Task management tools that exist today are suboptimal for a variety of reasons (including task entry,
categorization, and in the ephemeral "actually helpful in getting things done" way). But fundamentally,
they fail because they don't know very much at all about the user. TaskMINDER was a class project for
Adaptive Personalised Information Environments (CS 8803B). Our intention was to build a task management
tool that could dynamically reorder itself based on the users location, activity and preferences.
TaskMINDER used a a statistical learning model where it ranked the importance of task based on severa
factors such as location, feedback, etc... This statistical data was stored relative to the words that
that described as task. The data collected by TaskMINDER included:
Location detection using WiFi access points - TaskMINDER used the signal to noise ratios of the
nearby WiFi access points to determine its location relative to previous experience. We did not try to
name or in any way classify a location and instead used the base station ID (BSSID) of the access points
with the best signal to noise ration to detemine if the user had ever been to this location before
User feedback - TaskMINDERs' primary source of feedback and learning was the input it received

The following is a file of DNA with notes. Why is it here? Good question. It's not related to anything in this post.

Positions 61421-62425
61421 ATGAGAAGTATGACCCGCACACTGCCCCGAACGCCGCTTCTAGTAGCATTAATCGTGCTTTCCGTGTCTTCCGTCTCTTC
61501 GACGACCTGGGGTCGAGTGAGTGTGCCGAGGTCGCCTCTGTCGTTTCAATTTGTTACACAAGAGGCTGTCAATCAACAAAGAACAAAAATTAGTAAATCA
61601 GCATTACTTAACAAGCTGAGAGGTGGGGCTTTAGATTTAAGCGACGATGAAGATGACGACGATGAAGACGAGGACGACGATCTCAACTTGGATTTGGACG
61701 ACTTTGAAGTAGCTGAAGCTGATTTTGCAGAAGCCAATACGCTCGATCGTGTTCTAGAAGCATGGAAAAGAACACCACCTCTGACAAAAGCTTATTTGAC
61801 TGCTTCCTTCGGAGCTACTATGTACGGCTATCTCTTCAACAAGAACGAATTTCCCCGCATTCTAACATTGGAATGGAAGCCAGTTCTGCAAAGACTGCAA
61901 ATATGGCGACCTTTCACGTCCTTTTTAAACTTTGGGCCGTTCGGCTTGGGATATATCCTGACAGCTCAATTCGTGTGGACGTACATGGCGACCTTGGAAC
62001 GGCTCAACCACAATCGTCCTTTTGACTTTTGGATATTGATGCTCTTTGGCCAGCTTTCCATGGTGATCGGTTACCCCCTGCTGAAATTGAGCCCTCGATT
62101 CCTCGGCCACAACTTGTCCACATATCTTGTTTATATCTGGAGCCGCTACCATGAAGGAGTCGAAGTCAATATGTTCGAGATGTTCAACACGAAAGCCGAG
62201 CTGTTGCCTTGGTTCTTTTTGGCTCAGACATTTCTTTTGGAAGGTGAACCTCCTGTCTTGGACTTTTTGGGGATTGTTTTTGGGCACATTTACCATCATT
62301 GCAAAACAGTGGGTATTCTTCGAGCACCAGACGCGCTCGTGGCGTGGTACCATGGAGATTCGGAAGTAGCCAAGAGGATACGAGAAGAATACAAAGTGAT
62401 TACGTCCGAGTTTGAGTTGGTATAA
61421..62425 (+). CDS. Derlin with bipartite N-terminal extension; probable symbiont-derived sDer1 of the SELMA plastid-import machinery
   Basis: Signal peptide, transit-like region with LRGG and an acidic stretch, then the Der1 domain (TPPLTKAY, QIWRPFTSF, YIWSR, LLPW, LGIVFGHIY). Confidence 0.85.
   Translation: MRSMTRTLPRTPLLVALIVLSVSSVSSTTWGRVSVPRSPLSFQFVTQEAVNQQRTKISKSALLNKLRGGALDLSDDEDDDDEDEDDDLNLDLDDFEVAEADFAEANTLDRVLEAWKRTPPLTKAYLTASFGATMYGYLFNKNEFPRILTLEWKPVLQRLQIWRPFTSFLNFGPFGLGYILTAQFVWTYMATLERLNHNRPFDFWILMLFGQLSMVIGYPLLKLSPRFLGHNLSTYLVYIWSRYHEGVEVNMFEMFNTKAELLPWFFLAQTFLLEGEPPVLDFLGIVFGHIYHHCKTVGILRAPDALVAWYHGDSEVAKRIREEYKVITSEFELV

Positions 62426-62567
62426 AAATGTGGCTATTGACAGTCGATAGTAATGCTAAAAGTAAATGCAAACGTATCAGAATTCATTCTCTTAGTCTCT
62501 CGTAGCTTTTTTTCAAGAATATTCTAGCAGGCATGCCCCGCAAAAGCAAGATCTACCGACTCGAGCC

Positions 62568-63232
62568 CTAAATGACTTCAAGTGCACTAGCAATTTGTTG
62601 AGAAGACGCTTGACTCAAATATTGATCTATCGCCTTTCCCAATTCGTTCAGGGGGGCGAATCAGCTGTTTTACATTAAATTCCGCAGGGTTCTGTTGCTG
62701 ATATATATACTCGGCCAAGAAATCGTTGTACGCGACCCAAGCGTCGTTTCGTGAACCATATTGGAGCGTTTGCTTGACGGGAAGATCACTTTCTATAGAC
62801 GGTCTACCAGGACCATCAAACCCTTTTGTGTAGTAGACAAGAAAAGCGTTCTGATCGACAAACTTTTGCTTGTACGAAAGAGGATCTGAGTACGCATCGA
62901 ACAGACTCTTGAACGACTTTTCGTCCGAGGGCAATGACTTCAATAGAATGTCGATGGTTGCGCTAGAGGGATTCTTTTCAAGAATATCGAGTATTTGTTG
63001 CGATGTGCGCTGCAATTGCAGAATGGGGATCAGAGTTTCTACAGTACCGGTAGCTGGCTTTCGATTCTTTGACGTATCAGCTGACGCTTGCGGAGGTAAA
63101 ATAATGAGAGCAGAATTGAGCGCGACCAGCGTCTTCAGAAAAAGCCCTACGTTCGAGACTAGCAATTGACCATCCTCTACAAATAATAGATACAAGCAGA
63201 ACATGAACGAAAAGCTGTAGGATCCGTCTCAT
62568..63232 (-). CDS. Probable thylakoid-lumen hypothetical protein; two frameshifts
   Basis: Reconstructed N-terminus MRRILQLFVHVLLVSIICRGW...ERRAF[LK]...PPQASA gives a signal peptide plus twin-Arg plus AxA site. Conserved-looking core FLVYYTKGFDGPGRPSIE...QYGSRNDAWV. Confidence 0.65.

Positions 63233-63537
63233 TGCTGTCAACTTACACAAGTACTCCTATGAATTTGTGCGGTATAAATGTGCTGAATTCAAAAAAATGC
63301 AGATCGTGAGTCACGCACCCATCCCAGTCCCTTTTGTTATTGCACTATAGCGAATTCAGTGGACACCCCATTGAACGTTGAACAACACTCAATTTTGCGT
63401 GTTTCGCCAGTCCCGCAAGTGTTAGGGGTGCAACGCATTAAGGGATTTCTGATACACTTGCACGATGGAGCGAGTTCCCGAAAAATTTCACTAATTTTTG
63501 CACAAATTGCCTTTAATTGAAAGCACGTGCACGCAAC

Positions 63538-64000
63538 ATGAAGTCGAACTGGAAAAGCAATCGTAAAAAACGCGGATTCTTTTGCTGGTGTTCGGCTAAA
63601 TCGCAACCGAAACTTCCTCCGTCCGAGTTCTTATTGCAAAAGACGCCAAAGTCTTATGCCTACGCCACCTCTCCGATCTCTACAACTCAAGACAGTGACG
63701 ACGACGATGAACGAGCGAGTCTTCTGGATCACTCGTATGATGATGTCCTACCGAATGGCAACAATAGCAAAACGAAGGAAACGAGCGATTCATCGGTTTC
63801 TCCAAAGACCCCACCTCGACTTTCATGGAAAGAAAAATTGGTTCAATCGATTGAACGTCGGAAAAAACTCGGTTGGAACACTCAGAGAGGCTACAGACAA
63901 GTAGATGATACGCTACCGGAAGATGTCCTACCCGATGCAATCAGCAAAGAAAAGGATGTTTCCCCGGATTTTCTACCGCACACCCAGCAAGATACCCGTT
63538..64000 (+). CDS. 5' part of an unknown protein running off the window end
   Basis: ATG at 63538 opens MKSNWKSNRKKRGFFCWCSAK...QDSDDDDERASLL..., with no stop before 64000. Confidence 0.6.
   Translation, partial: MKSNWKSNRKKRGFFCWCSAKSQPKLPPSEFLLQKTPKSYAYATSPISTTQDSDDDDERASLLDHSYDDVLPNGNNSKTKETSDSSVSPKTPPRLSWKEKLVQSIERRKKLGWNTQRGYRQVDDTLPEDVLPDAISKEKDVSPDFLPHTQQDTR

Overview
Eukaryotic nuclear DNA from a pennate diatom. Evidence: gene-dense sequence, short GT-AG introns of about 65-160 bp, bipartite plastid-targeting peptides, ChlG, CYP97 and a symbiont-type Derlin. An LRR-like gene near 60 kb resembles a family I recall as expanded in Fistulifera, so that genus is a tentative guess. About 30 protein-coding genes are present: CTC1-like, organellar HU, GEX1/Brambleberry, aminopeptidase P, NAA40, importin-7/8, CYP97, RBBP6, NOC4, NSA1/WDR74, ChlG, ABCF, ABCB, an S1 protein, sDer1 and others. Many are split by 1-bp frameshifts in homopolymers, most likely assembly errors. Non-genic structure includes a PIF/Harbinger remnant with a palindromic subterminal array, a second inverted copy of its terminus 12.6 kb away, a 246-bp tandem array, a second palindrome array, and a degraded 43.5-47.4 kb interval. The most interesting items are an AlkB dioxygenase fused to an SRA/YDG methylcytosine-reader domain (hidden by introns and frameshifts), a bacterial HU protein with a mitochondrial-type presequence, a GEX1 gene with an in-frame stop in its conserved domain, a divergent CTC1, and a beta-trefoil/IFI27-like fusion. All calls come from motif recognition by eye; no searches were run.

from the user. It used users feedback to rank tasks based on their importance, appropriateness to the
current context, available time, etc... In order to maximise the feedback and make it as useful as
possible we used a conversational model for user interaction as well as allowing users to give graded
feedback on the suggestions they were given (i.e. Great idea, soon, later, etc...)
Available time - An important feature of task minder was allowing users to order tasks based on
how much time the had available. Users could ask the system for "15 minute tasks", "5 minute tasks",
etc... TaskMINDER then used the user feedback from these ordered lists to classify tasks based on how
long they would probably take.
Activity monitoring - We attempted to classify a users activity by monitoring the applications
that the user was using that data to determine preferences.
Adding a Task
Another important feature of the TaskMINDER UI was designing an interface that encouraged users to give
more infomation about a task without being excessively constraining. The only feature that the users
were required to fill in was the name of the task. Users could optionally add information about the task
deadline if any as well as the importance/urgency of the task. While these features were optional the
interface was so lightweight that most uers would use it if appropriate.